This is Michael. Today is Memorial Day, and a day to be thankful. Today we are especially thankful to have Cannon home and feeling a bit better; he has had a rough week. Thankful also for our kids: Olivia, who we are so proud of and graduated from high school this past Monday; Arran and Gray, our twin 2 year old wrecking crew that continues to make us smile every day; and Cannon, the boy that refuses to allow pain and sickness to stop him. Today is a day we recognize heroes, and I will speak to that below, but everyone knows from my presentations on children's cancer and from the video on the CKc website that Cannon is my hero. This week in the ER, he showed again why--- enduring pain while hardly complaining, being stuck with a ¾ inch needle at 4am, no sleep, vomiting more in one night than most do in a year, etc. and on and on.
And Thankful for the Fight. The book was released this week, and we are proud of it and energized that it will raise more funding for research to stop the madness of kids suffering and dying from cancer. Thankful to those that helped make the book a reality--- Rich, Debra, Ashley and more.
This week we were back on the 4th Floor as an admitted patient at Arnold Palmer Hospital for Children. Our home hospital, our home floor--- the floor where kids with cancer and blood disorders are found. And, unfortunately, almost every room was taken: all filled with new or continuing treatments for kids with cancer. It doesn’t stop… and to be back up there and re-live some of what Cannon went through and us with him during his treatment protocol… well, enough said. Painful to see more bald heads, more children pushing their IV poles with chemo bags dripping, more cries of pain and misery from the harsh effects of chemo. Thankful for the Fight, yes--- but it shouldn’t have to be. We will NEVER stop fighting for these kids that suffer and pass away needlessly and so unjustly. They are all my heroes.
Memorial Day recognizes our country’s collective heroes--- the men and women of our military, and I wanted to take this last moment to recognize our veterans, both living and passed, for their sacrifice and for their family’s sacrifice to our country and to give Melissa and me and our children the freedoms we enjoy. I read an op-ed piece recently written by a retired Lt. General of the Army with 38 years in the military. He wrote “…Imagine the feeling one gets standing in front of a formation of men and women--- far from home and their loved ones, missing times that can never be replaced. They understand that one of them may have to make the ultimate sacrifice on their next mission. They raise their right hands and take an oath of re-enlistment, volunteering to continue to serve, to support and defend the Constitution of the United States against all enemies, foreign and domestic. Your heart swells with patriotism and the tears well up… These soldiers serve on the backs of those heroes that served before them….” If you have never felt the swell of patriotism and pride for one’s country, I urge you to visit a military or war cemetary and experience the surreal feeling of knowing that but for the sacrifice of the men and women under your feet, you would not have anything remotely close to what you have now in your life: your home, your family, your children, their schools, the healthcare choices and quality of it and life in total. Thankful for our vets, now and then and especially those that laid down their lives to give me mine and what Melissa and I have today.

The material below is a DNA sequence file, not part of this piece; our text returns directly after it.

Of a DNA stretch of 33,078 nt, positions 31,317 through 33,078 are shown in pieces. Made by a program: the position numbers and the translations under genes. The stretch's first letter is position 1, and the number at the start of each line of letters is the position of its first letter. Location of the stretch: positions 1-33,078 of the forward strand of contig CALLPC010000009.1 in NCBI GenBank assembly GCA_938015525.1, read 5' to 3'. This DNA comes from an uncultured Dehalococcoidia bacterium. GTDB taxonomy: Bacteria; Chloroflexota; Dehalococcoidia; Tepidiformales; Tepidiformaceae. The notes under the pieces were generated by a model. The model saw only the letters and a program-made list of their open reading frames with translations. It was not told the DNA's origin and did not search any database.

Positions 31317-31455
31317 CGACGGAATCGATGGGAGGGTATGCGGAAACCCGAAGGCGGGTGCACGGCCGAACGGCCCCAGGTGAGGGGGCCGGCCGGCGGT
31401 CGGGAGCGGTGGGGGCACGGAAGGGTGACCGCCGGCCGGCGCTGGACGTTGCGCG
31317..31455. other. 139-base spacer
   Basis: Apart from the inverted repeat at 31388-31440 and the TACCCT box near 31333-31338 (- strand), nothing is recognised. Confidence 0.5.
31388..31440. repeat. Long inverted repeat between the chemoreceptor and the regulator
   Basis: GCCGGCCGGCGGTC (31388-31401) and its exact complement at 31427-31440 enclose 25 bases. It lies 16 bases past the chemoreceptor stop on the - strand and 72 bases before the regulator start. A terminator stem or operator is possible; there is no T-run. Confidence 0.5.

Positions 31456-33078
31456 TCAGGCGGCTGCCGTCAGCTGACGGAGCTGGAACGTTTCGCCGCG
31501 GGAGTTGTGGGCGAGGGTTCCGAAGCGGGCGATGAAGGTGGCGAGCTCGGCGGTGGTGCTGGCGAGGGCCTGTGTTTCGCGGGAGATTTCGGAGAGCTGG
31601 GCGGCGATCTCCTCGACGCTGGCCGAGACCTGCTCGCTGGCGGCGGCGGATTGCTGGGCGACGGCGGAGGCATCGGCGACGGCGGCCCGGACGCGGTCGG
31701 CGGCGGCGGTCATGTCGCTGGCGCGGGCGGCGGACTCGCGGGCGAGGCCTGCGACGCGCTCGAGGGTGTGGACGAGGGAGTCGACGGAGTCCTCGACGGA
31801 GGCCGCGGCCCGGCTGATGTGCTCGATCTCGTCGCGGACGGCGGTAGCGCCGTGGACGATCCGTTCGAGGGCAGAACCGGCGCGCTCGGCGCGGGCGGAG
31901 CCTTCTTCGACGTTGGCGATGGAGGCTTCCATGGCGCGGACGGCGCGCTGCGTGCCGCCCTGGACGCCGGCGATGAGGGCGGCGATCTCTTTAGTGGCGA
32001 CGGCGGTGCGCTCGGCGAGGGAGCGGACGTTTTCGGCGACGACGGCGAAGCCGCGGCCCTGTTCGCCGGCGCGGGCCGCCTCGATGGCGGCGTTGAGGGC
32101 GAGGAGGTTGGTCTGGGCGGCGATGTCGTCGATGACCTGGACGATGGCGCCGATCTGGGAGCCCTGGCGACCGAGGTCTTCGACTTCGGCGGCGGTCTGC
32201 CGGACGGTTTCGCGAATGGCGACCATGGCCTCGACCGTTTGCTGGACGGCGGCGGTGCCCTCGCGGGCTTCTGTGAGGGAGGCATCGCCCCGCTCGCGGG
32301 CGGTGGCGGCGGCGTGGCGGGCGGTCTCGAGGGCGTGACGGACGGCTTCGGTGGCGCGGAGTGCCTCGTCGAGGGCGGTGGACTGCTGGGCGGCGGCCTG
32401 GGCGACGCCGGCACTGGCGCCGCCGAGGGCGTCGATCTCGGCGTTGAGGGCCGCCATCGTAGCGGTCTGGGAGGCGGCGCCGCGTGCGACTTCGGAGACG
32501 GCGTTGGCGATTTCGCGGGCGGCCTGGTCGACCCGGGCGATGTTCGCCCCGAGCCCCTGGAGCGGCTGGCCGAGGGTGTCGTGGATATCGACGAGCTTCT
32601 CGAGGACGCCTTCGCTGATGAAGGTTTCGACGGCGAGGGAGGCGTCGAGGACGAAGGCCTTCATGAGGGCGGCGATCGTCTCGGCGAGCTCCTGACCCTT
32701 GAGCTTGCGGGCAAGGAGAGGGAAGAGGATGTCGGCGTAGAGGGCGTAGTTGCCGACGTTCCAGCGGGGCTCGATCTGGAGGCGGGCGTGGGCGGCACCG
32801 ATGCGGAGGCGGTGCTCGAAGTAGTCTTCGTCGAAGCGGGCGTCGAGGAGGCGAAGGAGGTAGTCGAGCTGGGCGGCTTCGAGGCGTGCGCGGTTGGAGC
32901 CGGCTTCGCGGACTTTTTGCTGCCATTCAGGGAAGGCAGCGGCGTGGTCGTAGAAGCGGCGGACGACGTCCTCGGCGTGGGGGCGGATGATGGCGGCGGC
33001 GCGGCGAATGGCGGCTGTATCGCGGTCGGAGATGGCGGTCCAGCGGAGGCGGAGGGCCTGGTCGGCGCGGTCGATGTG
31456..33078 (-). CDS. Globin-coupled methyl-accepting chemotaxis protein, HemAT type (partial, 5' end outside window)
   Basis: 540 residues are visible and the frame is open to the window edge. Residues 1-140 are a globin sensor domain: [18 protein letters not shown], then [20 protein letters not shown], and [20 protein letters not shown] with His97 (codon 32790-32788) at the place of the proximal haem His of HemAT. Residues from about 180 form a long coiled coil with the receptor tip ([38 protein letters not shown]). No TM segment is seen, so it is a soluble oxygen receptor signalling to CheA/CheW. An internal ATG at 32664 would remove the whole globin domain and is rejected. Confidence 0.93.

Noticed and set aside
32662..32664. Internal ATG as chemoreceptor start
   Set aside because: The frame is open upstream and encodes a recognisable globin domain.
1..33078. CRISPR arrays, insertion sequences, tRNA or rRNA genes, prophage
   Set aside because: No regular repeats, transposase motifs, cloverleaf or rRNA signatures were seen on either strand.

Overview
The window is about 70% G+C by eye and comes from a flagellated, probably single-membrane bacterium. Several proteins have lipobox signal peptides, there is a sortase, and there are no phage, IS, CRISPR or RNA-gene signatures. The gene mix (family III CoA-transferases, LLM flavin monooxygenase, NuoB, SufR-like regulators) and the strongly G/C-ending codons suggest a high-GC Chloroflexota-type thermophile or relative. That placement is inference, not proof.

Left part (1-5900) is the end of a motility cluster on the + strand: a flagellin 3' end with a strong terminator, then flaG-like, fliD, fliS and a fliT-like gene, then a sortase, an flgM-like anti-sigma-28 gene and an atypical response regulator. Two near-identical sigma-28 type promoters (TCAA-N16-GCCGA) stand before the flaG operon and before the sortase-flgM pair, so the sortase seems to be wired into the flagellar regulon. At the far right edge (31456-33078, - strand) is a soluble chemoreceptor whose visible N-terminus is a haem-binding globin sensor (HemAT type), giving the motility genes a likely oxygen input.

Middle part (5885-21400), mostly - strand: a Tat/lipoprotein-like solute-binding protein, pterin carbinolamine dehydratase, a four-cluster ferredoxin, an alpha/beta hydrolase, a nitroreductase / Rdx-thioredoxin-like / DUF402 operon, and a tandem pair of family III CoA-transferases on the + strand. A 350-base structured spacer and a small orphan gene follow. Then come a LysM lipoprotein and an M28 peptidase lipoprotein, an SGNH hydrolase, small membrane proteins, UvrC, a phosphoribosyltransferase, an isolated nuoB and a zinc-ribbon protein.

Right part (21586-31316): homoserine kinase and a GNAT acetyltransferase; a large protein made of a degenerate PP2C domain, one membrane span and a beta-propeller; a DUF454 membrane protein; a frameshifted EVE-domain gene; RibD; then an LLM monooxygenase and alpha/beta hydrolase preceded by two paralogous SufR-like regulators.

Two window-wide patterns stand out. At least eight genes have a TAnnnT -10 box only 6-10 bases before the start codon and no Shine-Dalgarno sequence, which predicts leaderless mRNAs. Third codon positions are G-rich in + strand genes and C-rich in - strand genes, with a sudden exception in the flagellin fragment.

Thank you to all who follow and pray for Cannon and all the kids with cancer that we know and who are right now, today, treating and suffering from the harsh treatments in the world of pediatric cancer. Thank you to all who have offered to educate the community or write their representative, make a donation to a children's cancer charity, tell a friend or family an awareness fact, make a presentation to a local group or make any effort for kids' cancer.
St. Peregrine, pray for all the kids that will be diagnosed with a form of pediatric cancer today, and for the souls of the children who will die from a form of pediatric cancer today, and especially for all those souls that have been unjustly and needlessly lost to children's cancer.